In the short term, scientists warn that the climate crisis will mean a “very high risk” for biodiversity loss in different ecosystems of the planet. Of particular concern is the damage to terrestrial ecosystems, to the warm waters that are home to coral reefs, and to the Arctic sea ice. The scientific community estimates that if the global temperature rises three degrees, which right now seems the most likely scenario, 30% of the planet’s species would be at risk of extinction. In the case of endemic specieswhich are only found in specific ecosystems, it is estimated that the climate crisis could practically decimate their population.

Food safety in check

The scientific community confirms that “climate change has reduced water and food security” of much of humanity. Both the production agriculture such as fishing They are decreasing due to the increase in temperature and the acidification of the waters. The “sudden losses in the ability to obtain food” and the “decrease in diversity in the diet”, according to the experts, is already causing a increased malnutrition in many communities in the global south. The most affected places include Africa, Asia, Central and South America, the Arctic and small islands.

The report estimates that about half of the world’s population currently experiences a severe water shortage during at least part of the year due to climatic factors. It is also estimated that, due to the climate crisis, the production of the three main world crops (corn, wheat and rice) has fallen by 5% globally and that the net productivity of all foods has fallen by more than 20%. These figures, far from being homogeneous, have an even greater impact on impoverished communities that lack the capacity to adapt to climatic extremes.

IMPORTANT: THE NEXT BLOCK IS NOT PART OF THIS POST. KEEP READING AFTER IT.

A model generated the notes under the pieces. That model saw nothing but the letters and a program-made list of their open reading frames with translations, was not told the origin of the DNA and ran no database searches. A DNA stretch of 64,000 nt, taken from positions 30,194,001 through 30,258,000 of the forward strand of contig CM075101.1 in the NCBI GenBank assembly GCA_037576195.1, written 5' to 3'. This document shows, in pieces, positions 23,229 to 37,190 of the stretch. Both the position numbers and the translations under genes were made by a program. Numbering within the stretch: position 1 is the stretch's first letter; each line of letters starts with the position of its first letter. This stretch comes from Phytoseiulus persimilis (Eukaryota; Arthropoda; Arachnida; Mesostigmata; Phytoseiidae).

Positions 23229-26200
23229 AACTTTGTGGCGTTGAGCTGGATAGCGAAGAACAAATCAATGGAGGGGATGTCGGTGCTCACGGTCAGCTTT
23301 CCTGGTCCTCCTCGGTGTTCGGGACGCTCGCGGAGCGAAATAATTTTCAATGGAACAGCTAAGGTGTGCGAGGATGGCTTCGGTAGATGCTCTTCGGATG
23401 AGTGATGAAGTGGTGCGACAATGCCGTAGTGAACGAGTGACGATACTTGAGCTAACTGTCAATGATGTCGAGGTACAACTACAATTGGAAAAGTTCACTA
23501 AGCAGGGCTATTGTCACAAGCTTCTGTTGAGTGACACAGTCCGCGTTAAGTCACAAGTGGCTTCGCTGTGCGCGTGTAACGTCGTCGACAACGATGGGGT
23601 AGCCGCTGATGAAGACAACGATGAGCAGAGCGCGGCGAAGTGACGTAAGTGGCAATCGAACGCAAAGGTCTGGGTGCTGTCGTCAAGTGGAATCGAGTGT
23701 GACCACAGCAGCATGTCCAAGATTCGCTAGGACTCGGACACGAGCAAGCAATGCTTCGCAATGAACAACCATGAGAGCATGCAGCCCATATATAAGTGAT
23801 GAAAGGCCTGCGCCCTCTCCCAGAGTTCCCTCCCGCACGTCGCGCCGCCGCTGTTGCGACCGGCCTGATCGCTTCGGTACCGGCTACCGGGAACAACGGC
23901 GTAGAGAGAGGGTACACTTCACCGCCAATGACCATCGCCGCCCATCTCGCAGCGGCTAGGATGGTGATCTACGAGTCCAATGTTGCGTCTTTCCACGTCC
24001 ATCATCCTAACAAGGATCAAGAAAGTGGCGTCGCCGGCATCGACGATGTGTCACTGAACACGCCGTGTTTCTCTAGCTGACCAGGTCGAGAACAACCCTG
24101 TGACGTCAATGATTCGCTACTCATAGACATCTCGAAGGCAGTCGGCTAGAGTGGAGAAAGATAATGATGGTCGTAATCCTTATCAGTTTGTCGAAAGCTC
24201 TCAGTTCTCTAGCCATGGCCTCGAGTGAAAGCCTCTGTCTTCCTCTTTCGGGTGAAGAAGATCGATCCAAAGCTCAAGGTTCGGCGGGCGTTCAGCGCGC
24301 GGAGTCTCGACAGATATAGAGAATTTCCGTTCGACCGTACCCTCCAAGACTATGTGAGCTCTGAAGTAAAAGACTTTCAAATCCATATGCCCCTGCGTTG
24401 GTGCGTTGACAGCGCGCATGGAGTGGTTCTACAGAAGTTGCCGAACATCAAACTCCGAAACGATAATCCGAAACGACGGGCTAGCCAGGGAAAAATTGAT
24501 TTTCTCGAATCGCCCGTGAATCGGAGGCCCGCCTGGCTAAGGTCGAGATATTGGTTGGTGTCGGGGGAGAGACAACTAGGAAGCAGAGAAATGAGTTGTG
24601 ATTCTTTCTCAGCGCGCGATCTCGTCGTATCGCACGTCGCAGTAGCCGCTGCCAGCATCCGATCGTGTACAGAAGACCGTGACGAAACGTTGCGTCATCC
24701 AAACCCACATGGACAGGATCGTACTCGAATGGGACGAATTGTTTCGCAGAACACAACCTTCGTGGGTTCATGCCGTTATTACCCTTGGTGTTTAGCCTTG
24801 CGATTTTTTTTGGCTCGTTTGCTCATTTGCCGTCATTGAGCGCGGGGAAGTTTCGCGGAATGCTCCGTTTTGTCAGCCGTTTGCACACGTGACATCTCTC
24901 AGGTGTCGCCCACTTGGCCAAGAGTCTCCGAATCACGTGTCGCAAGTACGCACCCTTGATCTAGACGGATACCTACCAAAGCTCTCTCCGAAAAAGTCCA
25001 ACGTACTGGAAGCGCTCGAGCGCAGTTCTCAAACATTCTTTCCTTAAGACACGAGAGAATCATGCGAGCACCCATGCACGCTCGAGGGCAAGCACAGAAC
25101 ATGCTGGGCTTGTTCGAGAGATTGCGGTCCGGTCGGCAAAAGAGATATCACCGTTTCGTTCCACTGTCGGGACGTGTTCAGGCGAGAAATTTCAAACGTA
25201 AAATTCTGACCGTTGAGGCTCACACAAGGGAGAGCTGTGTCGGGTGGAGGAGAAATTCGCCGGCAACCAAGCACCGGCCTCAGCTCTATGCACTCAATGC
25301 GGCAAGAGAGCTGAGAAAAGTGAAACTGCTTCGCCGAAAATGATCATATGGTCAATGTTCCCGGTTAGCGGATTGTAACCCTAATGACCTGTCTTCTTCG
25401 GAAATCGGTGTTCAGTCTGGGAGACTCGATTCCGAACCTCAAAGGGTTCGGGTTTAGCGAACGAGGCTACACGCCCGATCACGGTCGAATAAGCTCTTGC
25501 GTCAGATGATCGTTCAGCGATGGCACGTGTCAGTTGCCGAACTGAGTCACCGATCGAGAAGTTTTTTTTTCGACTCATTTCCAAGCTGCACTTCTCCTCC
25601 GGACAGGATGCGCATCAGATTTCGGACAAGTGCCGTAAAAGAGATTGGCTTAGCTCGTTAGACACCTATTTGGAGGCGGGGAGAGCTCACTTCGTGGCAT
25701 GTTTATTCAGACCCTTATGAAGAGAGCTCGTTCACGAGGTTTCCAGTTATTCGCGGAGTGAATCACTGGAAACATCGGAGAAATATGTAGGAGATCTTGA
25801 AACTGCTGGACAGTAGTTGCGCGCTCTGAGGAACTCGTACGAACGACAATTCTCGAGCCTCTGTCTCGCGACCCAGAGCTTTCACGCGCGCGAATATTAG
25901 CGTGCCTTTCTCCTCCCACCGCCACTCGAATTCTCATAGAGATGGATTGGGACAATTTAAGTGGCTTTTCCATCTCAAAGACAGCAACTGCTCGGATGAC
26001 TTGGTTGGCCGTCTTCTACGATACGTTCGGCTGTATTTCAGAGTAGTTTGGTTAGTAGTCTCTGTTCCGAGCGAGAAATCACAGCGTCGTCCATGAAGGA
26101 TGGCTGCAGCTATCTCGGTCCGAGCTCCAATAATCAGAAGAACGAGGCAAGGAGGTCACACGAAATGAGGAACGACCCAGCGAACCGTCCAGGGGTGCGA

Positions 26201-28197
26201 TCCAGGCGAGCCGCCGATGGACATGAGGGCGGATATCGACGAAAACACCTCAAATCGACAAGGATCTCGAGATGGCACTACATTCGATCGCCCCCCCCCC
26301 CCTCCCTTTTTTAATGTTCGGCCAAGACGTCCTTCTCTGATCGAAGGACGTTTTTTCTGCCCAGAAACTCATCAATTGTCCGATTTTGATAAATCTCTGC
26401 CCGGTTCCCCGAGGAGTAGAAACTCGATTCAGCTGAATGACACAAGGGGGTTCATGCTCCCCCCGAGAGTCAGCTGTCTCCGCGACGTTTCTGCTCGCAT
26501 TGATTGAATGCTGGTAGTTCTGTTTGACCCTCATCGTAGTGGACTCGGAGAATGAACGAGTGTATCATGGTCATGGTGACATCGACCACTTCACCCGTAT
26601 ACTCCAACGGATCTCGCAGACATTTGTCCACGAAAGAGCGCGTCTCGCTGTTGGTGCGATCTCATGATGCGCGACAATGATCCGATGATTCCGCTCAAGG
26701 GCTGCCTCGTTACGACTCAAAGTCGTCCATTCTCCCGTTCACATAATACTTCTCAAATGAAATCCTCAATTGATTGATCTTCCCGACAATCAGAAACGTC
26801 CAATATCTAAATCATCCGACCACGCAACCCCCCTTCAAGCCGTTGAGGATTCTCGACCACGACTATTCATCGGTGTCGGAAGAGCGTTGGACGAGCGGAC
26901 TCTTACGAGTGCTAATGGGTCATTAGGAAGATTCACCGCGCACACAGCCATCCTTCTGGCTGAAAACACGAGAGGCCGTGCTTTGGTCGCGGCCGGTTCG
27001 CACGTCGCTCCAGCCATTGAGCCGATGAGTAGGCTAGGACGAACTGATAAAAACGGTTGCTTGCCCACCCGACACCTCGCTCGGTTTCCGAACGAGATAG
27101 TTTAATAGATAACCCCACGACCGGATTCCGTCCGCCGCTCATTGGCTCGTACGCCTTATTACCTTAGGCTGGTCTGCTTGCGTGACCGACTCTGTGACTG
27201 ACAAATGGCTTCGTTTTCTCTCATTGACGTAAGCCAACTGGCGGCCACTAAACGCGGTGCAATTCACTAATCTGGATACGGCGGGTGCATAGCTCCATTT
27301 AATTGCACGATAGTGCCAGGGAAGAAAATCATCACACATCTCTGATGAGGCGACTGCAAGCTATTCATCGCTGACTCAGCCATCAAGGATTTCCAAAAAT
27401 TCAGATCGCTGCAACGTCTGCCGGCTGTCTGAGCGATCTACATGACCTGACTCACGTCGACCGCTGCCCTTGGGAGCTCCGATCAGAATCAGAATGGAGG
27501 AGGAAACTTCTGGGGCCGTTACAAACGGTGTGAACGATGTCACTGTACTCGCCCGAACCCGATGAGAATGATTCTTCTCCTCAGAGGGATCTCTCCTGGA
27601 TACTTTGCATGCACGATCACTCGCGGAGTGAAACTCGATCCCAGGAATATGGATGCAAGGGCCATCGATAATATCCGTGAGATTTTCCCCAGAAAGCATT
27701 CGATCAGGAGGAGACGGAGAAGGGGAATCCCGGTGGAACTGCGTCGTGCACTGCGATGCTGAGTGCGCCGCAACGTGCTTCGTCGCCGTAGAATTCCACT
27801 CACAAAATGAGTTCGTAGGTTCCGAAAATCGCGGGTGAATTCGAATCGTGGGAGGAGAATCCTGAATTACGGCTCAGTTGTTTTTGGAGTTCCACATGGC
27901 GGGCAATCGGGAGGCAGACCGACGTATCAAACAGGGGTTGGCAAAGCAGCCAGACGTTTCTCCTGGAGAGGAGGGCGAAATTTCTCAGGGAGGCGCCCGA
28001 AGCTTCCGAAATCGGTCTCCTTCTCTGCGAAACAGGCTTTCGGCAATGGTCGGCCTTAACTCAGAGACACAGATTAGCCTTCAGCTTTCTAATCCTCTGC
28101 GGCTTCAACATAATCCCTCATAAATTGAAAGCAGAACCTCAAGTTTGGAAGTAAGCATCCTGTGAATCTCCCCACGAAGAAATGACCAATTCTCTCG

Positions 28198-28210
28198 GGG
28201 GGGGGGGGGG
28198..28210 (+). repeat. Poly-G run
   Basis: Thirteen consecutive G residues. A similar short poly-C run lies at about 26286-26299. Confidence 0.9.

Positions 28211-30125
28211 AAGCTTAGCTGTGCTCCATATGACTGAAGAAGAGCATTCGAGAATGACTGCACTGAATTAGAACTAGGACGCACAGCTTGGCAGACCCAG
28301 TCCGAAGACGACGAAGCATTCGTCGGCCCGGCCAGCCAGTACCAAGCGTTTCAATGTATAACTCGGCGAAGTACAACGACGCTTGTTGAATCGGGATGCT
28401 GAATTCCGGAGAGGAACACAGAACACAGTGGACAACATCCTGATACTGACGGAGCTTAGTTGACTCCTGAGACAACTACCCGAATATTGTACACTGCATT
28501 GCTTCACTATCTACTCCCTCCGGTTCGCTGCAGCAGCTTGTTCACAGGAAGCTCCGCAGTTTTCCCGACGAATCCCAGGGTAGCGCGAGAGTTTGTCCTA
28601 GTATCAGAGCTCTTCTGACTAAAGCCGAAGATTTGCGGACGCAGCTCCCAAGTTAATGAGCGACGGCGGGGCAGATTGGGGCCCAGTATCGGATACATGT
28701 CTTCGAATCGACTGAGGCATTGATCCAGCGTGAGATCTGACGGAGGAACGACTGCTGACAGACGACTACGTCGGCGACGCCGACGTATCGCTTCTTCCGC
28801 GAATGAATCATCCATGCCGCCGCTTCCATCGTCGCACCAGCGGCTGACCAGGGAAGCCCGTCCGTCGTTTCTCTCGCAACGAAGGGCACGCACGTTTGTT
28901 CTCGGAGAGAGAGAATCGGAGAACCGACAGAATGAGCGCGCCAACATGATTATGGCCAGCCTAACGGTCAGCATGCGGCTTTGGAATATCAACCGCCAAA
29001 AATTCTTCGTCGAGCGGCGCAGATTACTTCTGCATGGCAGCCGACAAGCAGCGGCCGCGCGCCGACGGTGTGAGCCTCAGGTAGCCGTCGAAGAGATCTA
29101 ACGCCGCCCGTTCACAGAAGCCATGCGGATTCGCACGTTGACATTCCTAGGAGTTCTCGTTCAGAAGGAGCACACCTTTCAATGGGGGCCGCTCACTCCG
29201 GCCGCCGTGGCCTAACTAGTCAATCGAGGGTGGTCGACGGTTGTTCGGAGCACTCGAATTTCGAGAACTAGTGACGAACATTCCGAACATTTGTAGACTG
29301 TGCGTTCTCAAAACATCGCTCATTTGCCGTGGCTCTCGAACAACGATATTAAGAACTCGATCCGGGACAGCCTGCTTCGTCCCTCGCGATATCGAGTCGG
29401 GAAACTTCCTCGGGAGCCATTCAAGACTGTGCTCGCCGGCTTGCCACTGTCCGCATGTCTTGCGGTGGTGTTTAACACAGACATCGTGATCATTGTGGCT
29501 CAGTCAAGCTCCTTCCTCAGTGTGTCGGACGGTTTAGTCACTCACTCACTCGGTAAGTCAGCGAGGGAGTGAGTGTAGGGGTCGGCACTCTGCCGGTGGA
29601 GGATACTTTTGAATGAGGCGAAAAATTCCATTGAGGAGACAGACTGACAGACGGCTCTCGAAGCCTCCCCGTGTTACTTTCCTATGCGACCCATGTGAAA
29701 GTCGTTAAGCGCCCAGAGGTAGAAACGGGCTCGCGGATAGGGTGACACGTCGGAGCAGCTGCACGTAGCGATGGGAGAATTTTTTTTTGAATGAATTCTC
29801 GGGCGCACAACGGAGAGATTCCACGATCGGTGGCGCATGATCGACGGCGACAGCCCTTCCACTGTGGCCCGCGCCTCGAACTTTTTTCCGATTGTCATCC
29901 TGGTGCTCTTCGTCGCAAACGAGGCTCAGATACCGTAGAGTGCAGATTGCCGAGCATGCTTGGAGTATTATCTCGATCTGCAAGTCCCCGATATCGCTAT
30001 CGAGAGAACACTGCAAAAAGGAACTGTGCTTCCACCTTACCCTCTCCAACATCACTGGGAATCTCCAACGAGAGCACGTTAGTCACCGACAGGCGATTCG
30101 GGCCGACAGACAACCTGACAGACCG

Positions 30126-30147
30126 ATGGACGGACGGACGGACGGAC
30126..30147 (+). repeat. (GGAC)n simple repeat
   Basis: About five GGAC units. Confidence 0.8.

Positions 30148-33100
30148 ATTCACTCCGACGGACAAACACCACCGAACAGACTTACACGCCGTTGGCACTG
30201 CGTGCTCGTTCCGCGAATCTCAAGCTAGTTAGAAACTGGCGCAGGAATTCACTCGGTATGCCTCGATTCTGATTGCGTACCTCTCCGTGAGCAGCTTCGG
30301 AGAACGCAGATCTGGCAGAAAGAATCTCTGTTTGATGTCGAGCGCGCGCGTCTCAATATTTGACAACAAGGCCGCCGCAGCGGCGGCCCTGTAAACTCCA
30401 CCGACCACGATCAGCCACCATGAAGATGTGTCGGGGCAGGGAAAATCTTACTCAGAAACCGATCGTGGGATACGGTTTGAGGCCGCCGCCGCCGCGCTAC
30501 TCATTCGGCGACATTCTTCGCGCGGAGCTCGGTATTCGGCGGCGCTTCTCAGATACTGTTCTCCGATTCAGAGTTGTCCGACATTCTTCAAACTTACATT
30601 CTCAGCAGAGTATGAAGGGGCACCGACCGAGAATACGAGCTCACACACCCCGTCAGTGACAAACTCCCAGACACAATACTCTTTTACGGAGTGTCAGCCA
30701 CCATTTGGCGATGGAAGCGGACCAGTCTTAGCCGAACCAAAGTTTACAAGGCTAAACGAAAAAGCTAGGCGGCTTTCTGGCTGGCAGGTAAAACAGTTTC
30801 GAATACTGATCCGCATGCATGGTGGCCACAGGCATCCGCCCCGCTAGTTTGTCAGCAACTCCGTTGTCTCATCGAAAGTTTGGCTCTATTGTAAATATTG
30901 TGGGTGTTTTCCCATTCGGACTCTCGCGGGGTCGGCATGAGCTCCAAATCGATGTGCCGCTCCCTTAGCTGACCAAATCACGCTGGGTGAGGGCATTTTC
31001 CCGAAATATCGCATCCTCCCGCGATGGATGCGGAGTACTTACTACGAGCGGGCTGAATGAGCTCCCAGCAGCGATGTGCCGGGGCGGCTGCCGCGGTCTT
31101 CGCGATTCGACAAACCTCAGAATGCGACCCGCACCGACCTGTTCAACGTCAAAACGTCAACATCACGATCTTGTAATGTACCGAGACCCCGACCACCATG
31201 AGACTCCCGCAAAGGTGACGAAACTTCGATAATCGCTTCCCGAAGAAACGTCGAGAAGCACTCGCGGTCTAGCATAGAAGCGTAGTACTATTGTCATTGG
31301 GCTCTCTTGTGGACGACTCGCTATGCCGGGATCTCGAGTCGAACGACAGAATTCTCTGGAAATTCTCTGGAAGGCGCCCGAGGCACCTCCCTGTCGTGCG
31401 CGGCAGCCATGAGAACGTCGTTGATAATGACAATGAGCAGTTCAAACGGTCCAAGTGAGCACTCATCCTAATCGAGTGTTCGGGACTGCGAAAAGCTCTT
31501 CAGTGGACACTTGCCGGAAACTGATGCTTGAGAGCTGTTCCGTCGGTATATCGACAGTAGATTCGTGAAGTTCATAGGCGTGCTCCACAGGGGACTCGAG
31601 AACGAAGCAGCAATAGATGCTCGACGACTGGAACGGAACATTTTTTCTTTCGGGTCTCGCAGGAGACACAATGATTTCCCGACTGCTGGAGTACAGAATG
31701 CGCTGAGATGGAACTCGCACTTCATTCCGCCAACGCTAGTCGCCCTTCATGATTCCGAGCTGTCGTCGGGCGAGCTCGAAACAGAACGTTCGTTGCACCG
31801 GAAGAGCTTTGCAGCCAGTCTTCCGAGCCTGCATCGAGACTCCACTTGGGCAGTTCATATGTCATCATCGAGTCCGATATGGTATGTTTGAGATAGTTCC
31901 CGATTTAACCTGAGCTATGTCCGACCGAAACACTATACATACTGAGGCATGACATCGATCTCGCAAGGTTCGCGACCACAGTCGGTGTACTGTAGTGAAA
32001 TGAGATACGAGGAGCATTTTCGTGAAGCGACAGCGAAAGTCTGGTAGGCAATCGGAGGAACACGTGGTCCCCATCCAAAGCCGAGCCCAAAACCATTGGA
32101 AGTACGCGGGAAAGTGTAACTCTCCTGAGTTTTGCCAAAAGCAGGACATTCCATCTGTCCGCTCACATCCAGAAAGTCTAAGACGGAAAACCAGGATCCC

Human health risks

The Intergovernmental Panel on Climate Change affirms, emphatically, that the climate crisis “has already negatively affected the physical health of people around the world“. The report notes that episodes of extreme heat have caused a increased mortality in all regions of the globe. There is also an increase in diseases related to poor water quality or the global increase in temperatures, as in the case of the dengue, malaria and cholera. While the world has not yet managed to get rid of covid-19, scientists warn that due to climate change it will also increasing risk of new zoonotic diseases emerging that ‘jump’ from animals to humans.

According to experts, the advance of the climate crisis also poses a risk to the mental health of the population. Especially for people who have been traumatized by the impact of an extreme weather event or the population that, due to previous pathologies, are especially vulnerable to extreme heat, exposure to high levels of pollution or allergens. Heat wave episodes, for example, stand out as a high risk factor for patients with cardiovascular and respiratory diseases.

time to act

The diagnosis of the Intergovernmental Panel of Experts on Climate Change concludes with a glimmer of hope: “Have been observed advances in the planning and implementation of adaptation plans to climate change across all sectors and regions, which is already generating multiple benefits.” Still, experts point out that these strategies are being applied unevenly and that, today, there remain many “adaptation gaps” in the world. Likewise, scientists denounce that many initiatives are focusing on the short term leaving aside the need for a comprehensive transformation.

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The report concludes with a stark reminder that “society’s decisions and actions implemented over the next decade” will largely determine how severe the progress of climate change. Ultimately, as scientists and environmental organizations claim, what the planet will be like at the end of the century will depend on the actions taken now.